Veerappan: How Did the Criminal Bandit Die?

Veerappan, aka Koose Munisamy Veerappan, started as an elephant poacher, but as his crimes grew in magnitude, he became one of the most feared criminals South India has ever seen. In fact, at the time of his death, he was wanted for the murders of around 184 people, and the governments of Karnataka and Tamil Nadu had spent over $30 million in an effort to bring him to justice. Netflix’s ‘The Hunt for Veerappan’ chronicles the jungle brigand’s rise and fall, including his 2004 death, which came under much controversy. Let’s delve into the details surrounding the incident and find out how Veerappan met his end, shall we?

Who Was Veerappan?

A native of Gopinatham, Kollegal, in Karnataka, Veerappan, was born into poverty and had a pretty challenging childhood. However, he committed his first crime at ten in 1962, when he and his uncle, Sevi Gounder, gunned an elephant down and even apprehended three forest officials before killing them. In the following years, Veerappan joined a gang of poachers and began hunting one elephant after the other until he claimed no tuskers were left roaming the jungles of MM Hills.

Astonishingly official figures later mentioned that Veerappan was responsible for smuggling around $2.6 million worth of ivory. Once the number of elephants began dwindling, he turned his attention toward sandalwood trees, which grew abundantly in the forest. At that time, the government monopolized sandalwood, and it was illegal to cut down such trees. Regardless, Veerappan did not let such a rule deter him, as he smuggled around $22 million worth of sandalwood out of Karnataka. Naturally, such activities caught the attention of forest officials, who were determined to stop him at any cost.

Yet, instead of fleeing the area once pursued, Veerappan decided to retaliate, which started an indiscriminate series of murders that appeared to have no end. Readers will be interested to know that he was also arrested in 1986 but escaped from the Boodipada forest guest house under mysterious circumstances. Since it was getting difficult for the forest department to handle Veerappan alone, the Karnataka police force soon joined in and started a special task branch dedicated to capturing the forest brigand. Meanwhile, he amassed a gang of over 100 people who were armed to the teeth and willing to die for their leader.

Thus, the state of Karnataka soon witnessed a horrific bloodbath in which numerous gang members and police officials were killed as they clashed in the jungles of MM Hills. In 1990, Veerappan married Muthulakshmi, and at one point in time, she began living in the wilderness with her husband. Moreover, by this time, he had expanded his operations into the state of Tamil Nadu, forcing the police of that state to organize another Special Task Force. Still, even though Muthulakshmi was apprehended in 1993, her husband remained out of the reach of the police.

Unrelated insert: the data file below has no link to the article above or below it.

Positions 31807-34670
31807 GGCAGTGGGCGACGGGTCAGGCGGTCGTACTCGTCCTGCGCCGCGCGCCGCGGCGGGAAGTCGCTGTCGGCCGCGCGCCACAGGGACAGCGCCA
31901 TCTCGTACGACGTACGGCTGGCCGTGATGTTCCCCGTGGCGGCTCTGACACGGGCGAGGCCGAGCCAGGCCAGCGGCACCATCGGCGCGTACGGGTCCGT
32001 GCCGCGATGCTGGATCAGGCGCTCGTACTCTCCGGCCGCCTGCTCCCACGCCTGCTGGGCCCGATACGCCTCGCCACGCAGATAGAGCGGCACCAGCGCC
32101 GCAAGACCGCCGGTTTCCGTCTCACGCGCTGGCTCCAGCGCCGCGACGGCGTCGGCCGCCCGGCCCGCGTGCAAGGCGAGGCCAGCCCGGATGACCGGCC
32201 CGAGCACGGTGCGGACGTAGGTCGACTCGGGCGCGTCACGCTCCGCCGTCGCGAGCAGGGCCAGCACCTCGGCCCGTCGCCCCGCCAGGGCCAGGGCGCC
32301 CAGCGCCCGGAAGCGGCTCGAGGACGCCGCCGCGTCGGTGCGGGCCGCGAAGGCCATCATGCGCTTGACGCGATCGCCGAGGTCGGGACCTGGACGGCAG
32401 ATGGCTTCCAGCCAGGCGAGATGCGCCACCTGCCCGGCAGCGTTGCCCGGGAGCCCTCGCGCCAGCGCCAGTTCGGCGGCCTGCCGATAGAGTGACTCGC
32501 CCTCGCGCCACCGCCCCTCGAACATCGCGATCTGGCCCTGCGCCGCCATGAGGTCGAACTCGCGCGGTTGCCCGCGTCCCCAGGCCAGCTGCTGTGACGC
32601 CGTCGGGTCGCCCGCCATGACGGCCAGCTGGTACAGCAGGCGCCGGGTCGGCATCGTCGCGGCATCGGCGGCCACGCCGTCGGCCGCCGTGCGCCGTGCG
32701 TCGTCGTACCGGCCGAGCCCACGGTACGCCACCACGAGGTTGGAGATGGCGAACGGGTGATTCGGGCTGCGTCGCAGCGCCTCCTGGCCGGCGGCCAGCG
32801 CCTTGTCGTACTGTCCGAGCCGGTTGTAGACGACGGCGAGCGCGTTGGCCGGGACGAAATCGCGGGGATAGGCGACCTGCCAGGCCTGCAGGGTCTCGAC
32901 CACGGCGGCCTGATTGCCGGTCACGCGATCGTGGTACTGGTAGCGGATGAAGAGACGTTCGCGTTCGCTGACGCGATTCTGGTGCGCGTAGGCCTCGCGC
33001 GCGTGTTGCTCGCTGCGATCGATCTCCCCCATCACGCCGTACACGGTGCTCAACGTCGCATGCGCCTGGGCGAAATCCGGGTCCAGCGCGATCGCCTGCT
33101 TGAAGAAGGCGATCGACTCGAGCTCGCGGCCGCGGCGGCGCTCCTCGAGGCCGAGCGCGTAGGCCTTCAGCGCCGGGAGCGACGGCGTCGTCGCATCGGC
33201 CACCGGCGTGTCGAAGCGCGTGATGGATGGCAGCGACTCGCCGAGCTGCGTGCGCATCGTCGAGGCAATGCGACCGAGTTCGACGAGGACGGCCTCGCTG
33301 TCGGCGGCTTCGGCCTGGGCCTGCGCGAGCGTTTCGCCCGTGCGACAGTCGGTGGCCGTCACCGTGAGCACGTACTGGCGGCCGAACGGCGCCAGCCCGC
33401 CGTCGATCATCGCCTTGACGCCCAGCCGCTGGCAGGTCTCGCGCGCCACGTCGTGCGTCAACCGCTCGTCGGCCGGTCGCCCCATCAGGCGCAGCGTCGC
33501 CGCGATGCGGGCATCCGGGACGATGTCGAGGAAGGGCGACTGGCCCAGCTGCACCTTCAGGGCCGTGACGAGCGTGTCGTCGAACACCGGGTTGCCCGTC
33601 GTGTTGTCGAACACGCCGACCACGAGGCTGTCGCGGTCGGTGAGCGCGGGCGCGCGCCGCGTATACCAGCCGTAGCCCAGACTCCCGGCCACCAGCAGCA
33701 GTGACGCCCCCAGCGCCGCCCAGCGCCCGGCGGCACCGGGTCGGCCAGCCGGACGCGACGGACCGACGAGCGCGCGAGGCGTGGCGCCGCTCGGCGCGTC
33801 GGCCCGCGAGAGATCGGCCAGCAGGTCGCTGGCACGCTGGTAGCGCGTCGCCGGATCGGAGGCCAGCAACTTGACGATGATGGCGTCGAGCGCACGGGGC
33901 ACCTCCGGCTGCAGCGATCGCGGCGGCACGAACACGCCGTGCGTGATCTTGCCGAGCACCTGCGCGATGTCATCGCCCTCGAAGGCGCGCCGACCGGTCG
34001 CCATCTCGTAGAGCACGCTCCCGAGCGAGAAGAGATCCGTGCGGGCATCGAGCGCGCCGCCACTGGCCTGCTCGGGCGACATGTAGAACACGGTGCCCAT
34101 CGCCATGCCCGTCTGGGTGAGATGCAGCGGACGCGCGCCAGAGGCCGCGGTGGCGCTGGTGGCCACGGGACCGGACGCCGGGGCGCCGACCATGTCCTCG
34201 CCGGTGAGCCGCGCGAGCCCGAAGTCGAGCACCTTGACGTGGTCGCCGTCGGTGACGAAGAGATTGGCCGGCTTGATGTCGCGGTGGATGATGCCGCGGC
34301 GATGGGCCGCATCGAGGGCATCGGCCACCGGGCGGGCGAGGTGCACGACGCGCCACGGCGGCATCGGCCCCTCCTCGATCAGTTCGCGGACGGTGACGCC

The Fatal Shootout: Veerappan’s Death in the Firefight

On the show, Muthulakshmi claimed Veerappan got even more ferocious after her arrest and kidnapped local politicians for ransom. As a matter of fact, in 2000, the forest brigand marched into the bungalow of Kannada movie star Dr. Rajkumar and kidnapped him at gunpoint. Still, even though the latter was released unharmed about 108 days after the abduction, Veerappan continued his criminal activities and abducted former minister H. Nagappa in August 2002, who was found dead about three months later.

This was the final straw, as it encouraged the police to step up their operations and shoot Veerappan on sight. The operation to kill him was codenamed Operation Cocoon, and it involved disguising a police van as a working ambulance. The disguised vehicle was stationed right outside the Papirappati village in Dharmapuri, Tamil Nadu. On October 18, 2004, an undercover policeman lured Veerappan and three associates, Sethukuli Govindan, Chandre Gowdar, and Sethumani, into the vehicle.

At the same time, the driver of the ambulance was a police officer in disguise, and numerous officers were lying in wait in the village as well as along the road. According to official reports, once the ambulance was driven out of the village, the driver exited the vehicle, and police officers surrounded it before asking Veerappan to surrender. However, he and his associates retaliated by shooting at the officers, and all four criminals were killed in the ensuing firefight. Interestingly, there have been numerous controversies over Veerappan’s death, with some theorists claiming that the person killed was not the forest brigand since his mustache wasn’t grand enough.

Besides, an initial investigation indicated that the police report did not recount the actual incident where Veerappan was allegedly killed. Nonetheless, authorities soon ended such rumors as they established Veerappan’s identity through his fingerprints, and a detailed forensic investigation showed he was killed precisely as described in the report. Now, while some protestors believed he was shot for political gain, many wonder if he should have been apprehended and put on trial. Yet, to this day, the police claim their original target was to take Veerappan alive, and they would not have killed him had he not retaliated with gunfire.

Read More: Muthulakshmi: Where is Veerappan’s Wife Now?